How Will the World Address Loss and Damage From Climate Disruption?
Air Date: Week of December 4, 2015
Thampanoor the transport hub of Trivandrum, capital city of Kerala in India during the monsoon season. Climate vulnerable countries like India are looking for loss and damage agreements out of the COP21 talks to help with adaptation and mitigation of climate change effects. (Photo: indiawaterportal.org; Flickr CC BY-NC-SA 2.0)
Some effects of global warming are becoming more intense, such as more intense storms, droughts, land-loss due to rising seas, and displacement of communities. Host Steve Curwood speaks with Erica Bower, lead loss and damage campaigner with the youth group SustainUs, about emerging discussions at COP21 concerning those most affected by climate change and how to address their needs.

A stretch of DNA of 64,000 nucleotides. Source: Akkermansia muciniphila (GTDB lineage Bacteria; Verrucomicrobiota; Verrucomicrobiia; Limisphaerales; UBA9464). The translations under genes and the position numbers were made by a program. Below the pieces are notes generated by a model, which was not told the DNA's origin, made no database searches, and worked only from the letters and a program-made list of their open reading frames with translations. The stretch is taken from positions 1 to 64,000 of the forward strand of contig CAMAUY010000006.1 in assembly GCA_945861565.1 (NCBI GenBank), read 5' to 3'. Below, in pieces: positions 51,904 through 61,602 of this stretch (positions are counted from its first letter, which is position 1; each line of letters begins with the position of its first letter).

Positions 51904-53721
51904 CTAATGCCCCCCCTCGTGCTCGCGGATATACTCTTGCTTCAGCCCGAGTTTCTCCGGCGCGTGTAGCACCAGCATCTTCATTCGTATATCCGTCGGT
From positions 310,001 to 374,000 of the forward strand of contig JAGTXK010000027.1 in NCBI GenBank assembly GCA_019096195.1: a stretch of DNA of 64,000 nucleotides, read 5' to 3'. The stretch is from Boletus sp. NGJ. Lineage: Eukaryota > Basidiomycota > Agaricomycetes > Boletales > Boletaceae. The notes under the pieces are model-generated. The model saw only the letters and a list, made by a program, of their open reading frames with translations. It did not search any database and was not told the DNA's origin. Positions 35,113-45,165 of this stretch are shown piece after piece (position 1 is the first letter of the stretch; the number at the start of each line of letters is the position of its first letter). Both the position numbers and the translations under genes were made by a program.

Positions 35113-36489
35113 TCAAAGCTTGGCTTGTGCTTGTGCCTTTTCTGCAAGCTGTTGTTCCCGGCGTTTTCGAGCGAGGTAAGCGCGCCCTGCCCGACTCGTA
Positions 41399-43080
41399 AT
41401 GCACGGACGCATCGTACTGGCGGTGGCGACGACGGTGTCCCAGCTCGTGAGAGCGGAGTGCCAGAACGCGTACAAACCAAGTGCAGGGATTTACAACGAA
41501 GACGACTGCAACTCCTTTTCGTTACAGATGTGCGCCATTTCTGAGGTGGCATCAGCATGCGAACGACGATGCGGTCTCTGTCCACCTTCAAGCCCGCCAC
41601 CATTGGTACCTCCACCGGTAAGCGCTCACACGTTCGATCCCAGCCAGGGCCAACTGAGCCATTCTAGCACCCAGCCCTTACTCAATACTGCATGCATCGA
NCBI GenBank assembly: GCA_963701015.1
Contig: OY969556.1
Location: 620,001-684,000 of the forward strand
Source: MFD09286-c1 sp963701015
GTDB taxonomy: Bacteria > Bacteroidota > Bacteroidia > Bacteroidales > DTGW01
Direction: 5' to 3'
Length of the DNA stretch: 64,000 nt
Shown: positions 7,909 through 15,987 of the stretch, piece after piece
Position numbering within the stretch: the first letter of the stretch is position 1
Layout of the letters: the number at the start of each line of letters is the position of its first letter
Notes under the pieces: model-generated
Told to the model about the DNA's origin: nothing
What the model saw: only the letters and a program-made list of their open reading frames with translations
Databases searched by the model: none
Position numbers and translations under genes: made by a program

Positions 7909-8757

CURWOOD: Along with mapping a path to a carbon-free future and adapting to the changing climate, a third branch of negotiations has emerged in recent COPs and come to a head here in Paris. It is the question of loss and damage, or what should be done when people are permanently displaced by rising seas or other effects of climate disruption.
Right now those driven out by climate change are not recognized as refugees, and no agency helps sort out what happens when neighborhoods or regions or even whole nations disappear. Erica Bower is the lead loss and damage campaigner with the American youth group SustainUS.